According to Keep Durham Beautiful Sustainability Specialist Erin Victor, the tires collected earlier this month will be put to good use since old tires can be recycled into a number of different products, including rubber mulch for playgrounds and landscaping as well as rubberized asphalt concrete (RAC). “RAC is considered a cost effective, durable, and environmentally-friendly alternative to traditional asphalt used to pave roads. So, not only did these residents get rid of mosquito-breeding locations in their yards, they were also able to repurpose their used tires, which is wonderful for our environment,” Victor said.

The July 9 Tire Recycling Drive, a City-County Collaborative effort, was a partnership between Keep Durham Beautiful, City of Durham Solid Waste Management Department, City of Durham Neighborhood Improvement Services, City of Durham General Services Department, Durham County General Services Department, and the Durham County Department of Public Health.

About Keep Durham Beautiful
Keep Durham Beautiful is a nonprofit, volunteer organization working in partnership with the City of Durham General Services Department and Durham County to encourage residents, businesses, and community organizations to protect the environment and enhance the appearance of Durham through cleanup events, beautification projects, waste reduction, and educational activities. To learn more, visit the website, like on Facebook, and follow on Instagram, flickr, and Twitter.


Durham Community Unites to Bring Play to Children at Crest Street Park

Tucked away in the shadows of the Duke Medicine North Pavilion is Crest Street Park, a multipurpose recreation area featuring a baseball diamond, a basketball court, a playground and a shelter. Adjacent to the 139 year old New Bethel Baptist Church, the park has long served as a local place for children to play freely among the slides, swings and sand. However, as the community has a long history, so too does the park. With the passing of time, the facilities have run down and need an upgrade. Understanding the importance of play and safety in this modern age, local organizations including Blue Cross and Blue Shield, Durham Parks and Recreation, Keep Durham Beautiful and the Duke-Durham Neighborhood Partnership have teamed up with national organization KaBOOM! to renovate the historic park and provide all new equipment to facilitate play for all children.

KaBOOM! Design Day

Children showing off their dream playground design ideas during the Crest Street Park Design Day on June 21, 2016. The community input was used to design the perfect new playground, which will be built on Wednesday, August 24, 2016 with the help of over 200 volunteers.

On June 21st, the first steps of this project were taken on what was deemed “Design Day”. Local organization representatives met with members of the community in a joint effort to help design the new playground spearheaded by the KaBOOM! project manager Imani Jackson. The event began with local children illustrating what they think of as their “dream playground”.

One of the kids in attendance was Jose Gonzalez Jr. Jose, a twelve year old who enjoys playing soccer, riding merry-go-rounds and swinging. “I like playing sports such as soccer and basketball,” Jose said, “but not everyone enjoys those things and our playground should be good for them too.” His intricate plan for a dream playground includes slides, swings and a soccer field, but also a “music area” for kids to create music using drums and cymbals. Jose was one of many kids at the event who drew creative designs for the playground to help shape an idea of what the children wanted in their new playground.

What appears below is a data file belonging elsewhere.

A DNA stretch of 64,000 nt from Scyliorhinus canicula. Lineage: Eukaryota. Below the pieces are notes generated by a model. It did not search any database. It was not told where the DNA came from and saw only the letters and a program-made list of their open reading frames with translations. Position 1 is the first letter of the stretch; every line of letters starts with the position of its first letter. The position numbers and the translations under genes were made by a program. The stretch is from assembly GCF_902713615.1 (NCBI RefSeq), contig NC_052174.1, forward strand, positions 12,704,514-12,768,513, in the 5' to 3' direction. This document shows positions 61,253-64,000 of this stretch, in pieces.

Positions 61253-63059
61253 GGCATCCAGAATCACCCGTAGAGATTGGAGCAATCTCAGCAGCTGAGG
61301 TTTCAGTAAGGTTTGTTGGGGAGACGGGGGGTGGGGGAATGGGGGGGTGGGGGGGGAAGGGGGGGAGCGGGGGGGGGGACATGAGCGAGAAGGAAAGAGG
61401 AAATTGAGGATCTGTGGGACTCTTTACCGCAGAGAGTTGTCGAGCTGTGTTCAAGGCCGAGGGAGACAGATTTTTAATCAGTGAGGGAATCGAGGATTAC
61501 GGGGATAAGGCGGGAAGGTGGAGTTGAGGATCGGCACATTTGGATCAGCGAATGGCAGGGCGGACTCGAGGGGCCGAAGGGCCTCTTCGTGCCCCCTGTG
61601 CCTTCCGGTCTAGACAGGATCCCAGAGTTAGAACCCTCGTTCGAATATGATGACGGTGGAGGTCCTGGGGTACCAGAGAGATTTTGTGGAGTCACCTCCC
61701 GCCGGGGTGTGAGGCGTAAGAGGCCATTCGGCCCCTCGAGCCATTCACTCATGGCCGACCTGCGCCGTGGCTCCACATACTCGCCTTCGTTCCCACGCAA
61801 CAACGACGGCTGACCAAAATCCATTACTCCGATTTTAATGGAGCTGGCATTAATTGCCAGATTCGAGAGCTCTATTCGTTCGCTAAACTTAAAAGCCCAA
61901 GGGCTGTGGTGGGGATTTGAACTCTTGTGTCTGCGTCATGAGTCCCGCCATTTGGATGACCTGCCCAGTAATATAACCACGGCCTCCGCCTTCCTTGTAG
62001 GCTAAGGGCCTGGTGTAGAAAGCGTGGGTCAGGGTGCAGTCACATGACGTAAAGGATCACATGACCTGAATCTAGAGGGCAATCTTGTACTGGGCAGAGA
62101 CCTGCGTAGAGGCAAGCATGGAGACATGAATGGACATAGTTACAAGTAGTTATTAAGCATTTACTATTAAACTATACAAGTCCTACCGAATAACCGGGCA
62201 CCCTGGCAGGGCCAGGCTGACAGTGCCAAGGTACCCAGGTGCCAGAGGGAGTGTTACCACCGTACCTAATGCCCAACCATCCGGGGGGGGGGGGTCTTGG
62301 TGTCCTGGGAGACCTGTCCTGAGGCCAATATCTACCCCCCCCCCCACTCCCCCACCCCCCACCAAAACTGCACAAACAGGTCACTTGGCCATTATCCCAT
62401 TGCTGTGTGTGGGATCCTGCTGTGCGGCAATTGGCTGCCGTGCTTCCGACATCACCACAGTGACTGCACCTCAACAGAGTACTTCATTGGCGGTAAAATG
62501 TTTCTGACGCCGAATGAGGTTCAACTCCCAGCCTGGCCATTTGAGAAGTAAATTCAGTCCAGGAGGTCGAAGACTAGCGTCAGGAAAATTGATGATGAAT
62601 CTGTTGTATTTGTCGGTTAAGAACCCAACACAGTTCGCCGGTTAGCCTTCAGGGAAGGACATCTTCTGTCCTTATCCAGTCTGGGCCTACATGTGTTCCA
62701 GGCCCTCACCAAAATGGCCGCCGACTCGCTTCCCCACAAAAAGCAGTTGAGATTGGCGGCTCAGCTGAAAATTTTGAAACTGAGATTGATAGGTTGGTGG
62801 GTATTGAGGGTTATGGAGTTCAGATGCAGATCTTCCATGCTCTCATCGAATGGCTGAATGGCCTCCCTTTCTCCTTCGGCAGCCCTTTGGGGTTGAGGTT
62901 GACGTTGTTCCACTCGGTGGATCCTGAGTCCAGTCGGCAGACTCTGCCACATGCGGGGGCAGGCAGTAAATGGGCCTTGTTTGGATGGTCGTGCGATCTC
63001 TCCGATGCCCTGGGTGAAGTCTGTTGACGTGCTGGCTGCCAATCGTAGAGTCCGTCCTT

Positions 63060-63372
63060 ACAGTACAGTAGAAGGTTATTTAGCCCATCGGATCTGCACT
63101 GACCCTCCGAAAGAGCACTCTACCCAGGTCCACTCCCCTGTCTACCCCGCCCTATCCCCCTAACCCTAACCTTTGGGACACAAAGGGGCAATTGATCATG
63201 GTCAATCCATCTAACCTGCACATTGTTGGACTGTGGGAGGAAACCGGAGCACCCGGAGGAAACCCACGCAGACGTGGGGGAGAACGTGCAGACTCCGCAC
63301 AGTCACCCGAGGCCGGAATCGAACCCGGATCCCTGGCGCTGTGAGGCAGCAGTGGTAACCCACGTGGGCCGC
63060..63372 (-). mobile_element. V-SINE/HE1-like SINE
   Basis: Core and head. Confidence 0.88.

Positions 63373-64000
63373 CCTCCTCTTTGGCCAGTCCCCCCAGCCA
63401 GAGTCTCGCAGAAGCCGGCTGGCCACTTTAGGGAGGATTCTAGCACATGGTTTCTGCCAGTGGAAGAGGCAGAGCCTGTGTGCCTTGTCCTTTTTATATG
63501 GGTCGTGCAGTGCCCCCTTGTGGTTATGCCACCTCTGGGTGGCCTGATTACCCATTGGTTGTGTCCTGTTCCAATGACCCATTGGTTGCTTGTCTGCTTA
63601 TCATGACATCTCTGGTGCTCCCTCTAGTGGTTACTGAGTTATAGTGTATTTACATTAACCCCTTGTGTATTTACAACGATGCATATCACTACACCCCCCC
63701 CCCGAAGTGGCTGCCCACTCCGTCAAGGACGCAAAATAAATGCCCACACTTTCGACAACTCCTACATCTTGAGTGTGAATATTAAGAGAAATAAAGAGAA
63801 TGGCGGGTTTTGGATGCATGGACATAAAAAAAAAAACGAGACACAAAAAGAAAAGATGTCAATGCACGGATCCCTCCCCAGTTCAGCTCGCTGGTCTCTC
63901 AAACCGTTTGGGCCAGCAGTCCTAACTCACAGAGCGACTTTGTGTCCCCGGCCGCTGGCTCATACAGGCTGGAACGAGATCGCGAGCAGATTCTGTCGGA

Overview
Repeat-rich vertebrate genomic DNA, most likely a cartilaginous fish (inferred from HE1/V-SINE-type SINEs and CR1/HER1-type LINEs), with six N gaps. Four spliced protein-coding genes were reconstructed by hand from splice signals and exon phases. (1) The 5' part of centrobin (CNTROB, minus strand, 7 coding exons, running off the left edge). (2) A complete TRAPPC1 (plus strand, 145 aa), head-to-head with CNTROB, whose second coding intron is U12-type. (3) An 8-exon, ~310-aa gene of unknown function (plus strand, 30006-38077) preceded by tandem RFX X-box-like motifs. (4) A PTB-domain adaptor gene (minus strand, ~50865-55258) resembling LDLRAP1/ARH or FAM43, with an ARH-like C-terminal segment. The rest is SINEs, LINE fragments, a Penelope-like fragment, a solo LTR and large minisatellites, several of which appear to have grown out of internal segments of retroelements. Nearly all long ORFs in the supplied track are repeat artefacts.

KaBOOM! Design Day

Imani Jackson, KaBOOM! project manager, works with children as they draw their dream playgrounds at the Crest Street Playground Design Day in June.

“The input of local children is crucial to our design process,” said project manager Imani Jackson. Ms. Jackson ran the event with high energy and a willingness to hear from all members of the group. After the kids presented their ideas, the adults discussed logistics and began planning for the playground build. Jackson gave a presentation that outlined how the park will be completely renovated with the help of 250 volunteers in just 6 hours. Committees, such as food planning, outreach and children’s activities, recruitment, construction, logistics, and public relations were formed to coordinate each aspect of the build. The committees are a mixture of individuals from local community members to representatives of sponsoring organizations.

Help Build a Playground at Crest Street Park

Over 100 volunteers are needed to help build a playground and bring joy to children of all ages.

August 22-24, 2016

Crest Street Park (2503 Crest Street, Durham, NC 27705)

To learn more and register as a volunteer, visit the event website: or contact Monica at Email: Phone (919) 560-4197 ext. 21269

As the various committees finalize their preparations, Crest Street Park now calls upon local individuals to volunteer for the building of the new playground. Come help construct a playground that will help bring play to families here in Durham. The build day is set for August 24th, rain or shine, and food will be provided to all who assist. For more information including the location of the park, please visit the Keep Durham Beautiful event page: Mark your calendars for what is sure to be an exciting and memorable event at Crest Street Park!